"If I had even the slightest grasp upon my own faculties, I would not make essays, I would make decisions." ― Michel de Montaigne
 

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mullokintyre
post Posted: May 15 2020, 02:06 PM
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In Reply To: rlane's post @ May 15 2020, 01:41 PM

And further to that Roger, from The ABC

QUOTE
Real estate agents say COVID-19 has sparked a new wave of enquiries from Australians interested in moving from capital cities to regional areas, as research shows a "worst-case scenario" of a 30 per cent plunge in national house prices is possible if there is a second wave of coronavirus infections.
The option of living further away from big cities has become more appealing for some Australians after the pandemic
The city exodus has yet to play out and comes as CBD rents dive and national house prices are expected to take a big hit
Whatever happens to the housing market, COVID-19 has shifted the way people think about where they live and work
As social distancing restrictions imposed due to COVID-19 ease and auction activity resumes, some are looking at the option of selling in Sydney and Melbourne to move further out.

Agents say people have become used to working from home because of the coronavirus shutdowns and distant suburbs and regional towns offer better affordability and more alluring lifestyles.

This was exactly why Tom and Angelique Godfrey moved in March from their four-bedroom house with a pool in Sydney's Botany, to a 25-acre farm in the Kanimbla Valley.

Mr Godfrey said the family had long considered moving to the property, which he and his brother Sandy inherited from their father in the early 1990s.

"We always had one foot in the country," Mr Godfrey said.

"When COVID-19 hit, it was an opportunity to reassess."

The family had already been contemplating the move as Angelique was diagnosed with Parkinson's disease and they wanted a less stressful lifestyle.

"We previously had had a gelato cart business in the city — and that required me to be there," Mr Godfrey said.


Living in a regional area of North Victoria, I hope the exodus doesn't get too serious, we don't have the infrastructure to cope.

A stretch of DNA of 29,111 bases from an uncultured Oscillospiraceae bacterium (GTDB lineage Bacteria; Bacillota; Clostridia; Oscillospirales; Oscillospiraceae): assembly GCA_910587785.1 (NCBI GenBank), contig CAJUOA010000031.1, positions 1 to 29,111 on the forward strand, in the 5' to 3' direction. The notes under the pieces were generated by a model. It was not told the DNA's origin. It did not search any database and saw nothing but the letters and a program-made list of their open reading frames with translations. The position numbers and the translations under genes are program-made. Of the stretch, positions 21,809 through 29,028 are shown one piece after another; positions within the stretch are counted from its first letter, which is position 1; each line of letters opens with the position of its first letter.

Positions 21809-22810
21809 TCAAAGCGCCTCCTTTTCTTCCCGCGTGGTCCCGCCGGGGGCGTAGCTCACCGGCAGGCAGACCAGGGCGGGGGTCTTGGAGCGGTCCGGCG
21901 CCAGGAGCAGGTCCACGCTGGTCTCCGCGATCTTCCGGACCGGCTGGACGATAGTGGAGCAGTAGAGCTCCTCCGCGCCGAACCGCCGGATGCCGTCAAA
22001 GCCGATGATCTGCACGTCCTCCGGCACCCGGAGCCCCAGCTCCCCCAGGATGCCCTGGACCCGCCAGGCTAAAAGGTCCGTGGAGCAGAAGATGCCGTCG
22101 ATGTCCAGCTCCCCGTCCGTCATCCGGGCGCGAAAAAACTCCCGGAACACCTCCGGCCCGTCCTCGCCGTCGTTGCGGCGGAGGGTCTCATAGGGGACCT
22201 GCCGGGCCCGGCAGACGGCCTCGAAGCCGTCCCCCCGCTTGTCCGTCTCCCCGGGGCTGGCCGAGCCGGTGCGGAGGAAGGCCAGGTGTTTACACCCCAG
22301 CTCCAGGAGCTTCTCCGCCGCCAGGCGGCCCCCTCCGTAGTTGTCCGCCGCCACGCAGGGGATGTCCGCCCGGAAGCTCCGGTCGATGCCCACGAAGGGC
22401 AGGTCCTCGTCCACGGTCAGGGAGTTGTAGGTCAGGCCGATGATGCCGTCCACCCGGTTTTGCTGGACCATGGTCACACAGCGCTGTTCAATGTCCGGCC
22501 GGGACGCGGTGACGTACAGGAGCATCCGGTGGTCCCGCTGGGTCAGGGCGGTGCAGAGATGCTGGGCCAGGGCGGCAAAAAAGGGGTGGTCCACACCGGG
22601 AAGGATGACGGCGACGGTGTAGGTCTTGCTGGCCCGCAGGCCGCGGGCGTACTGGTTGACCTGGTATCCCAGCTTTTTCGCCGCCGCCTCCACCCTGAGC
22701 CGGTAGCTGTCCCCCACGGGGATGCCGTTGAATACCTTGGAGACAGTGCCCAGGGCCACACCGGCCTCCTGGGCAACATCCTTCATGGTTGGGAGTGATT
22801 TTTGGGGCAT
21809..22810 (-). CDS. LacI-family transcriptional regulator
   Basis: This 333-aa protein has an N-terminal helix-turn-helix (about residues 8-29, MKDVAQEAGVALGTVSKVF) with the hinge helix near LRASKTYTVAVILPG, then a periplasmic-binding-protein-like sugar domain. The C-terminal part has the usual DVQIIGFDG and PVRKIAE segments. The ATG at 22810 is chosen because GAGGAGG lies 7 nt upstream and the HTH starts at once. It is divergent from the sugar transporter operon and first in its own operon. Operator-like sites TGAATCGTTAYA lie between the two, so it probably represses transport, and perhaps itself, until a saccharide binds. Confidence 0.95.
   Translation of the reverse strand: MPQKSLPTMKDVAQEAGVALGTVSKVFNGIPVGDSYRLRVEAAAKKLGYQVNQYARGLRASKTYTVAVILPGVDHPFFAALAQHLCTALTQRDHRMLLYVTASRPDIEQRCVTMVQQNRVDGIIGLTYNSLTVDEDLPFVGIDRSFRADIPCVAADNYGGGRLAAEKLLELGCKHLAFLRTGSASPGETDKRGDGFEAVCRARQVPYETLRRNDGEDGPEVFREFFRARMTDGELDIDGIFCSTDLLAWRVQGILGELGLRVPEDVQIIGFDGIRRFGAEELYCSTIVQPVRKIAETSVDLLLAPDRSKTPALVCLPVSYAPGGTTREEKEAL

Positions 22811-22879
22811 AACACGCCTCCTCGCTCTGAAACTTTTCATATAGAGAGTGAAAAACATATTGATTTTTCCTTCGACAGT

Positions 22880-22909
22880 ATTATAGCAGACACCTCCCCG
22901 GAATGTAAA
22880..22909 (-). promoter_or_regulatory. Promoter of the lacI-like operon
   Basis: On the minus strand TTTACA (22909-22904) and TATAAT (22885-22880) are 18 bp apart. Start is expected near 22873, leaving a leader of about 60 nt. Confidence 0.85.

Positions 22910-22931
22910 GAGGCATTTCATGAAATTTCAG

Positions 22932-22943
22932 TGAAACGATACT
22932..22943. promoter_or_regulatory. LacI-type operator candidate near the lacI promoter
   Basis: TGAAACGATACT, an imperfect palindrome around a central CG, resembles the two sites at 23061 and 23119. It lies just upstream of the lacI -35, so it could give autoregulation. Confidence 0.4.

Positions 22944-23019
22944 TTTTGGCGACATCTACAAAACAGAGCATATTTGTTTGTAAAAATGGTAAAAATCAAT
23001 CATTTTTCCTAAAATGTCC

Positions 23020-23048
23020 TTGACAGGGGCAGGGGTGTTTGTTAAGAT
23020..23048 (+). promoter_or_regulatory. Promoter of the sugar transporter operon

Might have to start renovating that old house I bought next door, but then again, I might get crappy neighbours.
Mick



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rlane
post Posted: May 15 2020, 01:41 PM
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In Reply To: mullokintyre's post @ May 15 2020, 01:15 PM

I'm getting the same message from my neighbours. I have one whose son works in Germany.
The company he works for had been thinking about the 'work from home model' but hadn't adopted it.
The lockdown has forced them to do it and by all accounts is working out quite well.


This from New York Times
https://www.nytimes.com/2020/05/12/nyregion...-from-home.html

Then it crossed my mind, if you don't have to work in the city why live there?
And found this
https://www.theguardian.com/money/2020/may/...ed-home-working



Roger



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mullokintyre
post Posted: May 15 2020, 01:15 PM
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In Reply To: nipper's post @ May 15 2020, 11:54 AM

I think the realisation that business will never be the same is slowly starting to gather pace.
Talking to a few colleauges in the IT industry, most are saying that they have found that first of all, productivity goes up.
Secondly, the idea of having online meetings has produced two results:
(a) the realisation that the number of meetings can be curtailed.
It also has dawned on them that those meetings that do take place can be significantly shorter, with only those absolutely required to be in the zoom. no more attendees just because it might be a good idea.
(b) The amount of travel has been cut down.
This second result has worked in a number of ways.
Firstly, the cost to the company of air fares, accomodation, taxis etc has almost been stopped.